Finance Minister Roberto Gualtieri said a further economic stimulus package will be approved next month. La Stampa reported Tuesday that it could be worth as much as 30 billion euros.
The lockdown that began in Italy has now extended to most of the rest of the continent, and markets continued their downward spiral on Tuesday after European stocks ended at their lowest level in seven years. Governments imposed a series of measures constricting Europe’s way of life that have been unseen in 75 years of peace time, reflecting the continent’s status as the new epicenter of the virus that first ravaged Asia.
Germany’s federal government agreed on guidance with the country’s 16 states that will see public life grind to a halt in Europe’s biggest economy. Closures include bars, clubs, theaters, cinemas, museums, trade fairs, gyms and swimming pools – even brothels. Shops and services such as supermarkets, delivery services, banks and post offices are excluded. Gatherings in churches, mosques and synagogues will be stopped. Restaurants may stay open from 6am to 6pm; overnight stays for tourism will be halted.
“These are measures that we’ve never before seen in this country, and of course they’re drastic," Chancellor Angela Merkel said at a news conference in Berlin on Monday evening. “But they are necessary right now to reduce the number of contacts." Economy Minister Peter Altmaier said the virus impacts could last through May.
Germany on Tuesday issued a travel warning for the rest of the world and will spending €50 million to bring its citizens back home.
The closing of borders has already triggered a diplomatic spat. The EU’s Baltic members -- Estonia, Latvia and Lithuania -- sent diplomatic letters to Poland after hundreds of their citizens trying to travel home were stranded at the Polish-German border despite an earlier pledge by Warsaw to let them through.
“Negotiations continue for a fourth day, we are reaching out to the Poles on every possible front," said Lithuanian Prime Minister Saulius Skvernelis. “But there’s no explanation. The Poles have likely decided to keep their country isolated."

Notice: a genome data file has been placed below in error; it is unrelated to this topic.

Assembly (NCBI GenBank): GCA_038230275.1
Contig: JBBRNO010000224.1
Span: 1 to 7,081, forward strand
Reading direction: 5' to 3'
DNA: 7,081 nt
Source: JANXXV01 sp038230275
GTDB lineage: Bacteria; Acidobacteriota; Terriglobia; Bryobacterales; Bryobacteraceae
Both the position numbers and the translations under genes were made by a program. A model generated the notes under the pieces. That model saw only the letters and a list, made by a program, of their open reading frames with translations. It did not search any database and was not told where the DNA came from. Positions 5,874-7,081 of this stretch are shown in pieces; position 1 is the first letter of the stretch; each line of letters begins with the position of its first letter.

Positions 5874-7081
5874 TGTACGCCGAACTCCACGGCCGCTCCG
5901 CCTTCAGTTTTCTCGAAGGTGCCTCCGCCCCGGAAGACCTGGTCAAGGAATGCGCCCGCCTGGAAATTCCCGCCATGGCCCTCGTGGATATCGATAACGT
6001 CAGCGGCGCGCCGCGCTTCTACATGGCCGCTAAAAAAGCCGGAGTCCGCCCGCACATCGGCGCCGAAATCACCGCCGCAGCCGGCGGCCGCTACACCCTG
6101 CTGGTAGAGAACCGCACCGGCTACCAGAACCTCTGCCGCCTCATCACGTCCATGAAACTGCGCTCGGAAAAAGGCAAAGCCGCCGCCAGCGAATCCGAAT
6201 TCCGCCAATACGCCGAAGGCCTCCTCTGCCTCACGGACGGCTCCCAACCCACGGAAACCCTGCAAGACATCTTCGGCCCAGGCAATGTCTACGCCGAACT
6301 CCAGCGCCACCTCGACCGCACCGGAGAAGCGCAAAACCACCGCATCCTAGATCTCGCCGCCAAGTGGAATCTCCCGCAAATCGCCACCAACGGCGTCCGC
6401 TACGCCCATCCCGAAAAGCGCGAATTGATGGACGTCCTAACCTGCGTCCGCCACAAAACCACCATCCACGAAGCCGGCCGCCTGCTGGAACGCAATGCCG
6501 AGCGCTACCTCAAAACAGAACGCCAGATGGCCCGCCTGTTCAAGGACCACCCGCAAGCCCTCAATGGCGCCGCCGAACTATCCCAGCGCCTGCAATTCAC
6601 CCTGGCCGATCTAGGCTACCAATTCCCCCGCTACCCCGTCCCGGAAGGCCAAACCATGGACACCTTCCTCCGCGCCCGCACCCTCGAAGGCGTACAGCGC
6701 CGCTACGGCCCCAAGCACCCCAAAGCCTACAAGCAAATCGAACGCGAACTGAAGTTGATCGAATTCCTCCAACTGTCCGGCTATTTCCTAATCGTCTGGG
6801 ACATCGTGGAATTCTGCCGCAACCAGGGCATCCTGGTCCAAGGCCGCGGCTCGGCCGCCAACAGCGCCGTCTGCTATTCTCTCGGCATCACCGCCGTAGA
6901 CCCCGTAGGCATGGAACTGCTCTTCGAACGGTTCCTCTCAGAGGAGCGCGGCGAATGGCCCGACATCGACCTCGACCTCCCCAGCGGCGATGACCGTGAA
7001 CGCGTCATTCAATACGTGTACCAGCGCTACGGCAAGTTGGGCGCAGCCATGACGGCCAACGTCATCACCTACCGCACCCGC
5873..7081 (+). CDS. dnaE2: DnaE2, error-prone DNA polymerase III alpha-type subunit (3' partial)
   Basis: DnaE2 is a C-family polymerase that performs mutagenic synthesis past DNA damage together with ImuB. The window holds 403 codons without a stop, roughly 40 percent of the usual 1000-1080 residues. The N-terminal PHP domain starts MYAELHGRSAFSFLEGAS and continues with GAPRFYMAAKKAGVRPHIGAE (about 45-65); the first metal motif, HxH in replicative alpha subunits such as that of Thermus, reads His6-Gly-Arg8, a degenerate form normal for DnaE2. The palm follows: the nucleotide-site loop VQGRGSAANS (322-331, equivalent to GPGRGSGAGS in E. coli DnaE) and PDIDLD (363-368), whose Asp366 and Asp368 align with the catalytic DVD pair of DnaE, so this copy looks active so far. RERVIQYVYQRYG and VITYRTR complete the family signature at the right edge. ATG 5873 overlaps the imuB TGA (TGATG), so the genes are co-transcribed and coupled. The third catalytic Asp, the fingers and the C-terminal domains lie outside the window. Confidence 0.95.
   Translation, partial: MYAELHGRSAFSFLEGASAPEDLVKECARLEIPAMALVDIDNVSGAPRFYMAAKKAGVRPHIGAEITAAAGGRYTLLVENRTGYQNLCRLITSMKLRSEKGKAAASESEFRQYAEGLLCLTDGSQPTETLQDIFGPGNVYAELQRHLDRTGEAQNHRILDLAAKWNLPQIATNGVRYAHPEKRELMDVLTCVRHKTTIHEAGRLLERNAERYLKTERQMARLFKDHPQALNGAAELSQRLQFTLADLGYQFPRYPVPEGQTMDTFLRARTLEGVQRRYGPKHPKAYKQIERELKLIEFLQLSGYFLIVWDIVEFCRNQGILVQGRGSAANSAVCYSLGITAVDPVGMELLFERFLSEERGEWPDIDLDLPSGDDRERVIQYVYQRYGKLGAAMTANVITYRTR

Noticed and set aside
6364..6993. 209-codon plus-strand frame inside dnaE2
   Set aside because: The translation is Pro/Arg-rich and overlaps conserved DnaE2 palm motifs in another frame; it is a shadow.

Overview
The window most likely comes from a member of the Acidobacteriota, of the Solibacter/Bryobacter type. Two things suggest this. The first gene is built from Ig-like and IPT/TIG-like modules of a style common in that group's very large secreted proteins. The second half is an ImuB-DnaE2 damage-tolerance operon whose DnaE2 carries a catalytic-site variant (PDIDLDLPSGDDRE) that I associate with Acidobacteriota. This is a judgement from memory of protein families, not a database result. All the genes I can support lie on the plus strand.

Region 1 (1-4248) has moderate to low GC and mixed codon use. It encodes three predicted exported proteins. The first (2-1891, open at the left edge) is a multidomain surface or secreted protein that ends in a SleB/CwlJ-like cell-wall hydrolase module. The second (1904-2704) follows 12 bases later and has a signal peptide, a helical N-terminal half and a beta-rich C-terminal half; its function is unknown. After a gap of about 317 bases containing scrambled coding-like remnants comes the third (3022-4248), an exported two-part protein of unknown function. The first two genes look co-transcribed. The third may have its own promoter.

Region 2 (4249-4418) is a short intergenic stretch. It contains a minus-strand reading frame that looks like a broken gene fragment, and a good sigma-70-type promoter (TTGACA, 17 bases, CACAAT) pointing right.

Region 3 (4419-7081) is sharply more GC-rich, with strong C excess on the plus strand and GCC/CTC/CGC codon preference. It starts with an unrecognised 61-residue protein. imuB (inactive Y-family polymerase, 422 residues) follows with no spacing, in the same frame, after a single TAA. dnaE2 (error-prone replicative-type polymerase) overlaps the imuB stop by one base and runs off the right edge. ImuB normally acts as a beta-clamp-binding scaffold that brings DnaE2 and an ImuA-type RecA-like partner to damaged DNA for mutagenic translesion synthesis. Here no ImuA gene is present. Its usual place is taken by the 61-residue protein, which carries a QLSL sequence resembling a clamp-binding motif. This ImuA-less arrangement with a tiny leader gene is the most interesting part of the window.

To the south, Austrian TV reported queues of cars backed up for at least 10 kilometers (six miles) at the frontier with Hungary, recalling the long waits at border crossings that dominated before the EU’s 11 ex-communist members started joining in 2004. Since midnight, Bulgarians and Romanians were denied entry to transit Hungary on their way home from other EU states.
Most countries in the EU’s eastern wing, a region that’s home to more than 100 million people, imposed strict measures -- including demands that people avoid unnecessary forays in public, closing schools, social venues and businesses, and imposing limits on who can cross their borders -- last week.
Here are some of the other measures in Europe:
Portugal and Spain announced that they would close their shared border and suspend all air and rail links to tourists. The border would remain open for the transport of goods.
Finland began preparations to invoke emergency powers, allowing the government to close borders, schools and universities, and limit public gatherings to 10 people. It also unveiled 5 billion euros ($5.6 billion) worth of measures to help the economy.
The Greek government announced that all shops will be closed from Wednesday except for essential services. Covid-19 cases in the Mediterranean island of Cyprus meanwhile rose to 46.
In Switzerland, the government declared a national emergency and closed restaurants, fitness clubs and other public establishments. Travel from immediate neighbors Germany, France and Austria will also be limited to people commuting for work or who live in Switzerland, a rule already enacted for Italy.
The Netherlands is adopting a stance similar to the U.K. by avoiding a total lockdown, drawing criticism for late closing of schools to prevent the spread.
Dutch Prime Minister Mark Rutte, in a rare emergency address, said that it will take more than a year for the virus to run its course through the population and the economic consequences of complete isolation would be too great.
“The task we face is very large," Rutte said. The reality is that the coronavirus “will be among us for some time."